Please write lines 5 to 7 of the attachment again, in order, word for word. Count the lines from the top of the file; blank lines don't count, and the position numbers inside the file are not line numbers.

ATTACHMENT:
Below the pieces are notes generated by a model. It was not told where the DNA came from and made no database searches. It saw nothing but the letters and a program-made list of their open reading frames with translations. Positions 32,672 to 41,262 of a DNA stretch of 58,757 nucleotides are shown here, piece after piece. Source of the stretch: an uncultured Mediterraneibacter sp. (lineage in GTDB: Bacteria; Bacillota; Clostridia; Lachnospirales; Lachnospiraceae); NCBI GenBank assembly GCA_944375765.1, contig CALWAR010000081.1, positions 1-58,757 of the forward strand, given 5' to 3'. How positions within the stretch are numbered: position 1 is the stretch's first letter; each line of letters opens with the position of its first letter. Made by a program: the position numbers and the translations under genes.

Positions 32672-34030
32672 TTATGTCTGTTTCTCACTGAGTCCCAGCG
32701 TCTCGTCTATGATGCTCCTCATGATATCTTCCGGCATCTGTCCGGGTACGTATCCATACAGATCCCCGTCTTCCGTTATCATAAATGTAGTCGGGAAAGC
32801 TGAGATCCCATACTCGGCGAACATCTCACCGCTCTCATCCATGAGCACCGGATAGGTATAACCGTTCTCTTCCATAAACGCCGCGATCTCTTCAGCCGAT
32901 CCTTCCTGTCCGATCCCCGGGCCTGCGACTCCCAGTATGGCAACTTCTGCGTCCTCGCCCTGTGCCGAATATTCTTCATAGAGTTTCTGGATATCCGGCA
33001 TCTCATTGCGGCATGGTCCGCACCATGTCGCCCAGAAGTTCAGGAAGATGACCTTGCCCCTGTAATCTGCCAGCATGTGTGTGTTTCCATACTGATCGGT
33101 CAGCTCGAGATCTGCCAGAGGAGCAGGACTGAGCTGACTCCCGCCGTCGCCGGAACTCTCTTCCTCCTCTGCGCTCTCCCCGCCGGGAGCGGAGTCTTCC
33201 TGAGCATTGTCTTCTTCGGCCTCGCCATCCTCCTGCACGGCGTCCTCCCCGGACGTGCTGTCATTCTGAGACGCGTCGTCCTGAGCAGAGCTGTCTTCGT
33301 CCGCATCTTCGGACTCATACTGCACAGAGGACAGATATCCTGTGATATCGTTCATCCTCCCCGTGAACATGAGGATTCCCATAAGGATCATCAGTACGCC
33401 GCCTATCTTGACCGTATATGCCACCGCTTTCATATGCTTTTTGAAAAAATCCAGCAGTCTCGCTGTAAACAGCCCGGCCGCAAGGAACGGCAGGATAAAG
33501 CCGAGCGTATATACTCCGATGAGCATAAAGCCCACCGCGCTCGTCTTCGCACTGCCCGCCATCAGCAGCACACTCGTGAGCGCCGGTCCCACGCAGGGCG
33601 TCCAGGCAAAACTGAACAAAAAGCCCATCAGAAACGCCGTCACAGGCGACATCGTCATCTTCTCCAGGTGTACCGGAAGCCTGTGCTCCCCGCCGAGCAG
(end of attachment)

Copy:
32801 TGAGATCCCATACTCGGCGAACATCTCACCGCTCTCATCCATGAGCACCGGATAGGTATAACCGTTCTCTTCCATAAACGCCGCGATCTCTTCAGCCGAT
32901 CCTTCCTGTCCGATCCCCGGGCCTGCGACTCCCAGTATGGCAACTTCTGCGTCCTCGCCCTGTGCCGAATATTCTTCATAGAGTTTCTGGATATCCGGCA
33001 TCTCATTGCGGCATGGTCCGCACCATGTCGCCCAGAAGTTCAGGAAGATGACCTTGCCCCTGTAATCTGCCAGCATGTGTGTGTTTCCATACTGATCGGT